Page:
As further shown in FIG. 11, the stereo audio CODEC 1150 can be coupled to an analog baseband processor 1126. Furthermore, the audio amplifier 1152 can be coupled to the stereo audio CODEC 1150. In the exemplary embodiment, first stereo speaker 1154 and second stereo speaker 1156 are coupled to audio amplifier 1152. FIG. 11 shows that a microphone amplifier 1158 can also be coupled to the stereo audio CODEC 1150. Further, the microphone 1160 can be coupled to a microphone amplifier 1158. In certain embodiments, a frequency modulation (FM) radio tuner 1162 can be coupled to the stereo audio CODEC 1150. FM antenna 1164 is coupled to FM radio tuner 1162. Further, the stereo headphones 1166 can be coupled to the stereo audio CODEC 1150.

  Further, FIG. 11 illustrates that a high frequency (RF) transceiver 1168 can be coupled to the analog baseband processor 1126. The RF switch 1170 can be coupled to the RF transceiver 1168 and the RF antenna 1172. As shown in FIG. 11, the keypad 1174 can be coupled to an analog baseband processor 1126. Also, the monaural headphone with microphone 1176 can be coupled to the analog baseband processor 1126. Further, vibrator device 1178 can be coupled to analog baseband processor 1126. FIG. 11 also shows that the power source 1180 can be coupled to the on-chip system 1122. In certain embodiments, power source 1180 is a direct current (DC) power source that provides power to various components of mobile phone 1120 that require power. Further, in certain embodiments, the power source is a DC power source drawn from an AC to DC transformer connected to a rechargeable DC battery or an alternating current (AC) power source.

  In a specific embodiment, as shown in FIG. 11, a touch screen display 1132, a video port 1138, a USB port 1142, a camera 1148, a first stereo speaker 1154, a second stereo speaker 1156, a microphone, an FM antenna 1164, a stereo Headphone 1166, RF switch 1170, RF antenna 1172, keypad 1174, monaural headset 1176, vibrator 1178, and power source 1180 are externally attached to the on-chip system 1122. Further, in certain embodiments, digital baseband processor 1124 is described herein for processing various program threads associated with one or more of the various components associated with mobile phone 1120. Interleaved multithreading can be used.

  With reference to FIG. 12, an exemplary, non-limiting embodiment of a wireless Internet Protocol (IP) phone is shown and is generally designated 1200. As shown, the wireless IP phone 1200 includes an on-chip system 1202 that includes a digital signal processor (DSP) 1204. In certain embodiments, the DSP 1204 is the processing device shown in FIG. 1 and described herein. As shown in FIG. 12, the DSP 1204 includes a concatenated predicate register 1290 for scalar and vector operations. In certain embodiments, the comparison operation stores the result in a concatenated predicate register 1290, and the conditional operation uses the stored comparison result as a condition bit, eg, in the vector MUX instruction above. As shown in FIG. 12, the display controller 1206 is coupled to the DSP 1204 and the display 1208 is coupled to the display controller 1206. In the exemplary embodiment, display 1208 is a liquid crystal display (LCD). Further, FIG. 12 shows that the keypad 1210 can be coupled to the DSP 1204.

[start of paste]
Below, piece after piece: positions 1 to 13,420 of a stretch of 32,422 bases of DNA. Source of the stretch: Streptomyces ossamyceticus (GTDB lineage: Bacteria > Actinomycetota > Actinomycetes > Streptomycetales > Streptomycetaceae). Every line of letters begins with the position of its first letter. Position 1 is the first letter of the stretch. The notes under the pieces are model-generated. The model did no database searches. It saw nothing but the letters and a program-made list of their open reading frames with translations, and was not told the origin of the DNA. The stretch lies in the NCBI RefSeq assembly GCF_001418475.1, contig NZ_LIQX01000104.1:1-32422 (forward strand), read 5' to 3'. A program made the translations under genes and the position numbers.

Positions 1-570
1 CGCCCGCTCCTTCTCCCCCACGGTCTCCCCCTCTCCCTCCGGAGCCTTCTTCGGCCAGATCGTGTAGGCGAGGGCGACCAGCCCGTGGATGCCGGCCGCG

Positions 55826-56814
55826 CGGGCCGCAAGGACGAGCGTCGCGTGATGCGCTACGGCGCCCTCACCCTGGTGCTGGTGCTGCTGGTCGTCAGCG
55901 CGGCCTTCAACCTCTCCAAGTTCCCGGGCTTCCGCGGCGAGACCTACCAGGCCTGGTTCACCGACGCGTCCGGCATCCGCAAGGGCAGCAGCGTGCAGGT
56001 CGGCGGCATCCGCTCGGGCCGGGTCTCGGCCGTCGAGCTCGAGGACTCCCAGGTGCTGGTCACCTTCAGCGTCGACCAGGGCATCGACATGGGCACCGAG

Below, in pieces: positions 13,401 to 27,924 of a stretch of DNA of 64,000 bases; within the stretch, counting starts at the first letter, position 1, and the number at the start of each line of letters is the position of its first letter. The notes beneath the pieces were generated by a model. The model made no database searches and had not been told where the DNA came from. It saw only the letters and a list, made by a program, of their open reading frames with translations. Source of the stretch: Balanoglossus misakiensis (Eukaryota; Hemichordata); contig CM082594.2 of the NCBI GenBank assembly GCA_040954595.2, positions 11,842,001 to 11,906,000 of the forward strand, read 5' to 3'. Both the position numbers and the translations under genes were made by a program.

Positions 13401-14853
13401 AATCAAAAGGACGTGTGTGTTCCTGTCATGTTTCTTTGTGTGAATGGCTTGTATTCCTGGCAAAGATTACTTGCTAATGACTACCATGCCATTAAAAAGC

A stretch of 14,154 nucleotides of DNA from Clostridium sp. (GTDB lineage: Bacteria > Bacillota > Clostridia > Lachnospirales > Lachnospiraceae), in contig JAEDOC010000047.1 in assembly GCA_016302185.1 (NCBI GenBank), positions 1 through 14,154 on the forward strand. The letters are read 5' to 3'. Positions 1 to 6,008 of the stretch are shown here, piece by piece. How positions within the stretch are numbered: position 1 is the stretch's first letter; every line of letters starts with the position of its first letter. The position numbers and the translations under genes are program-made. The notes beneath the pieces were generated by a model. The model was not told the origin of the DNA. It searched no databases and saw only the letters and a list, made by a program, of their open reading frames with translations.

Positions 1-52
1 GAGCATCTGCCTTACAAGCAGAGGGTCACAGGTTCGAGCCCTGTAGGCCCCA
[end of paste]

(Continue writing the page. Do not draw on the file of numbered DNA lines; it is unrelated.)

As further shown in FIG. 12, the flash memory 1212 can be coupled to the DSP 1204. Synchronous dynamic random access memory (SDRAM) 1214, static random access memory (SRAM) 1216, and electrically erasable programmable read only memory (EEPROM) 1218 may also be coupled to DSP 1204. FIG. 12 also shows that a light emitting diode (LED) 1220 can be coupled to the DSP 1204. Further, in certain embodiments, audio CODEC 1222 can be coupled to DSP 1204. The amplifier 1224 can be coupled to the audio CODEC 1222 and the monaural speaker 1226 can be coupled to the amplifier 1224. Further, FIG. 12 shows that a mono headset 1228 can also be coupled to the audio CODEC 1222. In certain embodiments, mono headset 1228 includes a microphone.

  FIG. 12 also illustrates that a wireless local area network (WLAN) baseband processor 1230 can be coupled to the DSP 1204. The RF transceiver 1232 can be coupled to the WLAN baseband processor 1230, and the RF antenna 1234 can be coupled to the RF transceiver 1232. In certain embodiments, the Bluetooth® controller 1236 can also be coupled to the DSP 1204 and the Bluetooth antenna 1238 can be coupled to the controller 1236. FIG. 12 also shows that the USB port 1240 can also be coupled to the DSP 1204. Further, the power supply 1242 is coupled to the on-chip system 1202 to supply power to various components of the wireless IP phone 1200 via the on-chip system 1202.